What does it say?

Besides David and Solomon, Hezekiah is one of the largest figures among the monarchs of Judah. The story of his life spreads out across 2Kings, 2Chronicles and Isaiah. In our reading today we revisit Hezekiah and the stories of God’s miraculous deliverance from the Assyrians, the healing from his fatal illness and his reception of Babylonian ambassadors. One important piece of historical information appears here and not in other passages. Hezekiah builds a conduit to bring water from the Gihon Springs into Jerusalem (32:30).

Hezekiah’s wicked son Manasseh is the focus of 2Chronicles 33. His horrible cultic and demonic activities are also documented in the parallel passages already mentioned. What appears here and nowhere else is the story of this evil man’s transformation (33:12-13). The chapter ends with Manasseh’s death, his son Amon’s ascension to the throne and his assassination at the hands of his own servants.

What does it mean?

Comparing all the passages about Hezekiah, Manasseh and Amon, we arrive at a more complete understanding of their lives and times. The additional information in today’s passage, however, is very important. When Jerusalem was under siege by Assyria, Hezekiah properly went to the temple, poured out his heart to God and listened to God’s prophet. But he also took some very practical steps. Jerusalem has not natural water source, and water was piped in from the Gihon Springs. Hezekiah built an underground tunnel as a conduit to bring the water into Jerusalem secretly and keep the enemy from discovering it and cutting it off. In a very practical sense, God used this tunnel to answer the prayer for protection. One of the greatest discoveries of biblical archaeology in 1838 was to find Hezekiah’s Tunnel, also called the Siloam Tunnel because it empties into the Pool of Siloam. Committing something to prayer is not an excuse for ignoring practical steps to deal with life’s realities.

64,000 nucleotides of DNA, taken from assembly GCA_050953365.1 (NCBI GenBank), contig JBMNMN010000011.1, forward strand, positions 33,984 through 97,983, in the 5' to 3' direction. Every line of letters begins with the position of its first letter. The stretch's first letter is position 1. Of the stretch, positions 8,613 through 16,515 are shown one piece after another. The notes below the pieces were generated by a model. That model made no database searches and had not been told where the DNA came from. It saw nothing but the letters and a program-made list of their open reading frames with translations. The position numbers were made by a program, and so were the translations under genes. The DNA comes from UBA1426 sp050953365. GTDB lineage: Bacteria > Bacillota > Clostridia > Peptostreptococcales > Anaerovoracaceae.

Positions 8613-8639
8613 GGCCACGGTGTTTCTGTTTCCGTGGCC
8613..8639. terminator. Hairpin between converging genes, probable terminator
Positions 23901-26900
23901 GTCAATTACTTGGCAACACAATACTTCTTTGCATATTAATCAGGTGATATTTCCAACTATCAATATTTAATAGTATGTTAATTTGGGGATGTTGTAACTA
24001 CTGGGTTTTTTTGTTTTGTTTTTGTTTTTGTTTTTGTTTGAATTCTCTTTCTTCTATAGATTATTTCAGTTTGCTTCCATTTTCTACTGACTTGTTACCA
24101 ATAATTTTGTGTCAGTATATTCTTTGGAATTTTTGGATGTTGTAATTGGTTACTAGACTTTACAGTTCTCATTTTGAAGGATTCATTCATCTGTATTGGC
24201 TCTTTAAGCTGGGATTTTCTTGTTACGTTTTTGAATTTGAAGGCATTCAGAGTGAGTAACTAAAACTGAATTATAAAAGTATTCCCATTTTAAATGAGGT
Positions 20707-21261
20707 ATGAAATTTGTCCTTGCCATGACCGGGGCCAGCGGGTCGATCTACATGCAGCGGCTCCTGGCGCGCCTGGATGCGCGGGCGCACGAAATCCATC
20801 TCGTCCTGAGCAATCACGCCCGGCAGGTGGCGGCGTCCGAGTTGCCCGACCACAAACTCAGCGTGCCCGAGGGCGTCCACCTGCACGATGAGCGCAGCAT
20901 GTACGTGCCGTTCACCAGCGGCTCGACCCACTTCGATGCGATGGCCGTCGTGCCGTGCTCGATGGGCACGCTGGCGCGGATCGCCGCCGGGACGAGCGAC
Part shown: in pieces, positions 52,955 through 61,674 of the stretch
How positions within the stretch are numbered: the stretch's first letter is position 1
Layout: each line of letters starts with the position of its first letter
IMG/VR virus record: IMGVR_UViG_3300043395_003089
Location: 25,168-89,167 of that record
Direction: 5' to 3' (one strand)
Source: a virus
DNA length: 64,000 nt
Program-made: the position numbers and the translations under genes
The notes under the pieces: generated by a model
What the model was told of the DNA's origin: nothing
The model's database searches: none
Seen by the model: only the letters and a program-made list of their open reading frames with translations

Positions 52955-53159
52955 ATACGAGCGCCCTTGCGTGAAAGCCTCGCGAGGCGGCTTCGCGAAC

The detail about Manasseh’s conversion is also an important addition we discover in our passage today. No matter how evil an individual may be, there is always hope and God always has mercy and grace available for those that humble themselves and put their faith in him.

How will I respond?

Have I committed something to prayer and not been willing to take practical action steps to be part of the answer to my own prayer? What “tunnel” should I dig today? Is there someone so hard and evil I had ceased to pray for and believe that can come to faith? I’ll commit them to God anew today.